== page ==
Report: MACC probing 14 Sabah firms over siphoning of funds worth RM48m

Malay Mail

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MACC officers are investigating the flow of the funds over a seven year period, via an intricate web of companies. — Picture by Yusof Mat IsaKUALA LUMPUR, Oct 29— The Malaysian Anti-Corruption Commission (MACC) is probing 14 Sabah companies suspected of being involved in the siphoning of RM48 million in government funds.

It is understood that these funds were originally allocated for the rural poor in the state.

Quoting sources, The Star said that the anti-graft officers are investigating the flow of the funds over a seven year period, via an intricate web of companies.

The sum is part of the RM1.5 billion of government funds allegedly misappropriated which the MACC is also investigating.

“We have questioned Shafie’s brothers to seek their assistance on this matter,” a source was quoted saying, referring to former Rural and Regional Development minister, Datuk Seri Shafie Apdal.

“The RM48 million which has been siphoned off may only be the tip of an iceberg, of how big this alleged misappropriation of funds can be,” the source was quoted saying.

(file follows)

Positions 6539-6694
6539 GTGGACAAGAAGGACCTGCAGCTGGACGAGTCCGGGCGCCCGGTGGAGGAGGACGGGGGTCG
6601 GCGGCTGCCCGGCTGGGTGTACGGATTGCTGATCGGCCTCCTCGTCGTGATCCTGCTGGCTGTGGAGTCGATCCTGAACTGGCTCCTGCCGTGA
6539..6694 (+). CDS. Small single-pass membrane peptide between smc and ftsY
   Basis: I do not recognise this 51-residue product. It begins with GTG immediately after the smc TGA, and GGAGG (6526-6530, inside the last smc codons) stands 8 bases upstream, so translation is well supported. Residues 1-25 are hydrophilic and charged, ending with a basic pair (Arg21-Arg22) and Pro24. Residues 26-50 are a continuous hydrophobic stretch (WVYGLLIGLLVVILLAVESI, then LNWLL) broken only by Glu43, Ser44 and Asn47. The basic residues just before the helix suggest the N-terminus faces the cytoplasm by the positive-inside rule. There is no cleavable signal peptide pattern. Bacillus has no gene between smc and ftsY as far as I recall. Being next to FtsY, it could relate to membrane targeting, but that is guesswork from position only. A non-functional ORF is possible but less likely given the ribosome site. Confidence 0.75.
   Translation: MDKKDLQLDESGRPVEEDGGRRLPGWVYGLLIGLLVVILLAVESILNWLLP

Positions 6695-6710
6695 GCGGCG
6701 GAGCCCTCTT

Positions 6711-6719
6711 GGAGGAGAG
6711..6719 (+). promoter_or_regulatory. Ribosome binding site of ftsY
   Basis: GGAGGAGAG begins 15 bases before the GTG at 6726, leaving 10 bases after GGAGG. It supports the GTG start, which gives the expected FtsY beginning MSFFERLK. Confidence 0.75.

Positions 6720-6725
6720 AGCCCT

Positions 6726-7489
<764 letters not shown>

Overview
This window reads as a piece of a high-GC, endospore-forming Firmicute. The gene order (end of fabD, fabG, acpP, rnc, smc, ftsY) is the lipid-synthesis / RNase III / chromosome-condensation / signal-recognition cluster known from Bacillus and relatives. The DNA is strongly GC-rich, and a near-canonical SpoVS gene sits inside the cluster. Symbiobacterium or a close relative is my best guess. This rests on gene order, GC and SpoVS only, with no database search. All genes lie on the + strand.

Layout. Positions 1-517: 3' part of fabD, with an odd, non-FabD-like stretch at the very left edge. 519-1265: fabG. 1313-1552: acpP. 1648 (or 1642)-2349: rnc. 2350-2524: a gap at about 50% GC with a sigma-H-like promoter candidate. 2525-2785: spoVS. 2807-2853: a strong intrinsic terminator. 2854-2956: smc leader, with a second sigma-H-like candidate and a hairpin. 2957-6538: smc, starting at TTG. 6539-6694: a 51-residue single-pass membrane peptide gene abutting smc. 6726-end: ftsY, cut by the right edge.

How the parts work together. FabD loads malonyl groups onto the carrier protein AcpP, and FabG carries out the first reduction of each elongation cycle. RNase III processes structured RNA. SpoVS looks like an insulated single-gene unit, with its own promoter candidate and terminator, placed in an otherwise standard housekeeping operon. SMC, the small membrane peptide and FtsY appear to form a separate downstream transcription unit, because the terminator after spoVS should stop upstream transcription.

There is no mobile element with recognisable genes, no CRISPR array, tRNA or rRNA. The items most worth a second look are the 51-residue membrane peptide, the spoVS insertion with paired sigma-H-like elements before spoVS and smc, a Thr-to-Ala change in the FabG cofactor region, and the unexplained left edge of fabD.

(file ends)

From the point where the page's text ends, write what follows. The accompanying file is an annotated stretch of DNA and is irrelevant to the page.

Shafie was also arrested two weeks ago to facilitate investigations into claims that the RM1.5 billion was siphoned from the the ministry which he had headed from 2009 to 2015.

In the ongoing investigation, 13 people have been arrested while MACC looks into some 70 projects under the ministry.

In its report today, The Star said that the main formula for the embezzlement, involved an inflation of the project prices by 25 per cent, with the alleged embezzlers then pocketing 15 per cent & (RM48 million).

It also quoted sources saying that the MACC is narrowing down on family members and political supporters of the suspects, on whether they were involved in the tender process and the awarding of selected projects to the 14 companies, believed to be appointed by a Datuk.

The report said that after the 25 per cent mark up in project prices, another suspected Datuk had taken the 15 per cent and channelled it to others.

“We believe the other 10 per cent went to one (other) Datuk who appointed the 14 companies, out of which three per cent was divided between the companies as a service fee,” sources reportedly told the daily.

The Star said that MACC is now investigating if the 14 companies were used only as a front to receive the RM48 million, while the projects were unofficially sub-contracted “to a well-connected businessman, who has direct links to the politician”.

Sources reportedly told the daily that most of the dealings were done via cold cash transactions to avoid authorities sniffing the money trail.&

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